The Advantage of a Strategic Wealth Advisor: Are the Fees Worth it?

By : Jeremy Sorci | July 26, 2020

If you’ve ever wondered if the costs associated with a strategic wealth advisor are worth it, you’re not alone. In fact, an article at the Motley Fool described the cost of using a financial advisor as “brutal,” referring to a hypothetical 1 percent of assets annual fee reducing net returns, as well as the longer-term impact of fees that aren’t reinvested. 

Jeremy Sorci is a CFP, Certified Financial Planner and a 401(k) Financial Advisor with Premier Financial Group in Eureka Humboldt County

While the article may have come across as a bit hyperbolic, it wasn’t all negative… and it did bring up a valid point: Investors should always evaluate the services they receive from their strategic wealth advisor to determine if the services are worth it.

These tips will help you with the evaluation process. 

Quantifying Alpha: What’s Your Wealth Advisor’s Value?

In spring 2014, a Vanguard white paper took a quantitative look at alpha — or a risk-adjusted measure of performance — to determine how much, if any, value that working with a wealth advisor adds. Vanguard’s research found advisors can add up to a total of 3 percent to returns when providing the following services: 

  • Behavioral coaching: Potential value from 1 to 2 percent
  • Increased tax efficiency: Potential value up to 0.75 percent
  • Spending withdrawal order: Potential value up to 0.70 percent
  • Allocating assets to lower-cost funds: Potential value up to 0.45 percent 
  • Annual portfolio rebalancing: Potential value up to 0.35 percent: 

Does Your Investment Professional Practice Passive or Active Investing?

It’s no secret that Premier advocates a passive investment strategy. After all, an overwhelming body of empirical evidence and real-world experience support passive investing’s advantages.

In fact, a 2013 meta-analysis evaluates the active vs. passive approach across multiple time periods, using data from numerous independent, credible sources. The passive approach proved more effective over time; in particular, investors who invested in funds (passively) managed by Dimensional Fund Advisors gained 109 percent of returns, while those invested in actively managed index funds only 78 to 88 percent of returns.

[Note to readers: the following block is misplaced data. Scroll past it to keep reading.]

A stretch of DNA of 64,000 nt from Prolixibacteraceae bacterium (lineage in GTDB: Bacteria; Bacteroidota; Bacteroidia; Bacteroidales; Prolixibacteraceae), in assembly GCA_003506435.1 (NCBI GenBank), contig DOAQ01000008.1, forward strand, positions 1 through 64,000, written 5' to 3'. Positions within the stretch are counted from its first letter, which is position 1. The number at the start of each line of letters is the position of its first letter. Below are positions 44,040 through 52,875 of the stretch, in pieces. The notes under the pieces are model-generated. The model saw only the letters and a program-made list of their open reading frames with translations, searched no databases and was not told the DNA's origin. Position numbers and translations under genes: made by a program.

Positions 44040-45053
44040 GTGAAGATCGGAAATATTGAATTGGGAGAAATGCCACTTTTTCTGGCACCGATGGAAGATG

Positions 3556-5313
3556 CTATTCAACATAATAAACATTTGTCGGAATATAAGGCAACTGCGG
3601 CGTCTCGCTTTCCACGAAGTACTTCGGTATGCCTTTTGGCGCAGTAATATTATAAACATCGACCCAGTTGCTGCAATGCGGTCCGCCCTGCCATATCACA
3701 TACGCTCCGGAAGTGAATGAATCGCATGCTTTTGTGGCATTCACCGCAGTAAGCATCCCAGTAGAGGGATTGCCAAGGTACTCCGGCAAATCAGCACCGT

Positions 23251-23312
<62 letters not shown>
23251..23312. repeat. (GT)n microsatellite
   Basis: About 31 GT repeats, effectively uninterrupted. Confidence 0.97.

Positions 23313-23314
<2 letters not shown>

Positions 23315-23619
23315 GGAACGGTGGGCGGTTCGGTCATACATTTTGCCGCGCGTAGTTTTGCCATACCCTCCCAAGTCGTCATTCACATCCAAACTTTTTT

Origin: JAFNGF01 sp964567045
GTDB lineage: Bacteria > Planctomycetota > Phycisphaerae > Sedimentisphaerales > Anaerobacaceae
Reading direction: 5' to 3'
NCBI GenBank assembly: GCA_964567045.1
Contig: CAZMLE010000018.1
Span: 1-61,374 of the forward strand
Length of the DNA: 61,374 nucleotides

Strategic Wealth Advisor

In addition to the passive approach, the analysis posited that these higher returns may also be due to two specific services provided by wealth advisors:

  1. Behavioral coaching that helps investors refrain from reacting emotionally — and selling — when the market is on a downswing; and
  2. Regular asset rebalancing, which many investors don’t do as it seems counter-intuitive to sell performing stocks to purchase falling stocks.

Other Investment Professional Practices to Consider

When you’re determining whether the cost of working with a wealth advisor is worth it, also consider other services, such as tax-loss harvesting, or the practice of offsetting capital gains taxes by selling some under-performing stocks at a loss. While low-cost advisors may not harvest, or do it infrequently, regular tax-loss harvesting has the potential to significantly reduce your tax burden. 

Another cost to evaluate is that of holding too many mutual funds. If your investment professional recommends holding a number of funds, it’ll cost you more to rebalance, thus decreasing your returns. Finally, consider the number of services offered by a financial advisor. While some investment professionals only offer financial advice, a true personal wealth advisor provides a range of services, such as:

  • Estate planning
  • Review of insurance policies
  • Roth conversion advice
  • Retirement planning
  • Mortgage financing advising

While, of course, it’s essential to evaluate the fees and expenses associated with wealth planning, it’s also important not to view these costs in a vacuum. Instead, evaluate the added value a true wealth advisor provides.

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